Linked by Thom Holwerda on Tue 19th Jun 2007 10:29 UTC, submitted by binarycrusader
Oracle and SUN Simon Phipps of Sun has responded to the recent criticism of Sun's openness, pointing out that even releasing information that they may already have costs a lot of money. "Jonathan asked me to look into this, to ensure we're pursuing an open path across all of Sun, not simply the software group. We take all input seriously, and we can't solve all problems for all parties, but we're committed to doing our best to faithfully engage with all the communities we serve, in the same spirit as the existing Open Source Ombudsman Scheme. With the support of my team and others in the community I'll try to build a new scheme that is fair and transparent."
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RE[2]: What is openness?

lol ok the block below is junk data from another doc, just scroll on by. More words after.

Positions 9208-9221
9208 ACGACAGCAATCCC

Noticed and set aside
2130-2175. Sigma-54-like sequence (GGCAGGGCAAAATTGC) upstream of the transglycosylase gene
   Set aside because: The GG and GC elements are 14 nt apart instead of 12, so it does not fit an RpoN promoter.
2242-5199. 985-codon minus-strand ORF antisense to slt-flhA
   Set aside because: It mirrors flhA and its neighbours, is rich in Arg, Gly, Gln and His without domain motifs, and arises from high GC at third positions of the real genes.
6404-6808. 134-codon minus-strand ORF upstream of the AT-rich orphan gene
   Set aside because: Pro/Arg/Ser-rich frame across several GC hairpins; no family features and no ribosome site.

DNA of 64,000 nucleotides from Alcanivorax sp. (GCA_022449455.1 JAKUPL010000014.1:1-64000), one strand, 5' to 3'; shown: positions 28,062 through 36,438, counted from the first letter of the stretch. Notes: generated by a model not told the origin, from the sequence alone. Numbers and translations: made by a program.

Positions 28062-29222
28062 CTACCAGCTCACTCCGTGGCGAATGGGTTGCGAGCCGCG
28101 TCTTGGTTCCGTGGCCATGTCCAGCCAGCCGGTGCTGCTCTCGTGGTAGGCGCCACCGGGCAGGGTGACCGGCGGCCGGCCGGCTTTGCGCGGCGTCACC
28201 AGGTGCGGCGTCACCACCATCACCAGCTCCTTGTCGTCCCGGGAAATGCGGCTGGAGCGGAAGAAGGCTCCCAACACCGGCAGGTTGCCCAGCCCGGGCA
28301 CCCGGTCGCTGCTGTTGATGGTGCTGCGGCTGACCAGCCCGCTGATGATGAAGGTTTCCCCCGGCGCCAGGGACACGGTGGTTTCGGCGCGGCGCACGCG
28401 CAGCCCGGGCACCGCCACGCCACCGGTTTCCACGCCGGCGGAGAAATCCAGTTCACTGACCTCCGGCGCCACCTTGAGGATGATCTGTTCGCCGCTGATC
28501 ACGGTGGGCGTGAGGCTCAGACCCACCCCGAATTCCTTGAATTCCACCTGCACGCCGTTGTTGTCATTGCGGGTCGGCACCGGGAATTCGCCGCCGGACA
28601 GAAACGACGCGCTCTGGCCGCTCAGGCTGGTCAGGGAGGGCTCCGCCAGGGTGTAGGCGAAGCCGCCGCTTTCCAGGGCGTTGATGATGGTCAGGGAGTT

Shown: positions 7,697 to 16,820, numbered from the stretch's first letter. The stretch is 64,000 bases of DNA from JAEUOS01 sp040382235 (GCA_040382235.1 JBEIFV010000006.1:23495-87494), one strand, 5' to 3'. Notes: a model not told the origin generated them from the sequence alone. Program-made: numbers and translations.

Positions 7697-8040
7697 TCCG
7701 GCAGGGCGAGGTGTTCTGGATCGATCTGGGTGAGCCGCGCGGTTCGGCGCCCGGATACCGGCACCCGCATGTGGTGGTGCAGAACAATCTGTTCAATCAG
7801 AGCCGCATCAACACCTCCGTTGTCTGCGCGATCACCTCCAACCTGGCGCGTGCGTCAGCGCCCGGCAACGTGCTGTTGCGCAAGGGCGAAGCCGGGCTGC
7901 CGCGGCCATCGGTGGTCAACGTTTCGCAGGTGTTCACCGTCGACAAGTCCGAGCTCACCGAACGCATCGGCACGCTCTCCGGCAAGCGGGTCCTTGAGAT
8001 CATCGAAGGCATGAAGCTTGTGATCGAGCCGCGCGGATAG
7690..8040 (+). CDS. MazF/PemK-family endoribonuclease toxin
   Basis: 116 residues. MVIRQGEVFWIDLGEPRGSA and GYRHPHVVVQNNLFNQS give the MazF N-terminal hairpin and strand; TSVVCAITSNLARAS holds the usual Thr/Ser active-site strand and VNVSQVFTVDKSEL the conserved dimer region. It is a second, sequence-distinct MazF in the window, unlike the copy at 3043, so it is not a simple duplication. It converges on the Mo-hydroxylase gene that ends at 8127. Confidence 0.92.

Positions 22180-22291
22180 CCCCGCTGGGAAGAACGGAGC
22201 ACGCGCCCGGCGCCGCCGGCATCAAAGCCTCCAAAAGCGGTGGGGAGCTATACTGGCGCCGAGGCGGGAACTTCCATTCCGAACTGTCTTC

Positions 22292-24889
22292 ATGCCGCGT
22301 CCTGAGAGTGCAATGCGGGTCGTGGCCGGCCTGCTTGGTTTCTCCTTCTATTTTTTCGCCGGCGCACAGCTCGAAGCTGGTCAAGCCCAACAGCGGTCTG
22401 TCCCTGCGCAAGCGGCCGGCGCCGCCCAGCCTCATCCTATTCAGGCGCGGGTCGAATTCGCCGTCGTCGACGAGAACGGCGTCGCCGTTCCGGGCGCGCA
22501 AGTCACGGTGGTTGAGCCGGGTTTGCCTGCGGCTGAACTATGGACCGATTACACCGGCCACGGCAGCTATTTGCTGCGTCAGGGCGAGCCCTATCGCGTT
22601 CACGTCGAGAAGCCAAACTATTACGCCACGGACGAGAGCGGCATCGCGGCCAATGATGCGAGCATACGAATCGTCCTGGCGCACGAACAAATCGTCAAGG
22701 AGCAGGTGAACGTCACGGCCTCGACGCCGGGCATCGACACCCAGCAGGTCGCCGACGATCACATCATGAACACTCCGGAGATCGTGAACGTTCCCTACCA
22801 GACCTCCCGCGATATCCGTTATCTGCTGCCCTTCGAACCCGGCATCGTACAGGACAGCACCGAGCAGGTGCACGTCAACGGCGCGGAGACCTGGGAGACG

by phoehne on Tue 19th Jun 2007 17:36 UTC in reply to "RE: What is openness?"
phoehne
Member since:
2006-08-26

Someone like Sun has the market power to go to a Broadcom and say "sorry, can't use your RAID chips - you won't open the drivers. However, Intel will." In my personal experience the contrast has rarely been so stark as in your example. In many cases the performance is comparable but maybe the Broadcom chipset is a little cheaper. In some cases there is no real performance or cost difference, but rather what the engineers have been putting in there. It also encourages the selected vendor to continue opening their drivers. Nothing sucks worse than testing the waters with a competative, open-source product to find no market acceptance. I agree they should pick the "best" hardware but best is often viewed along many axis, which may include the degree to which the driver is open.

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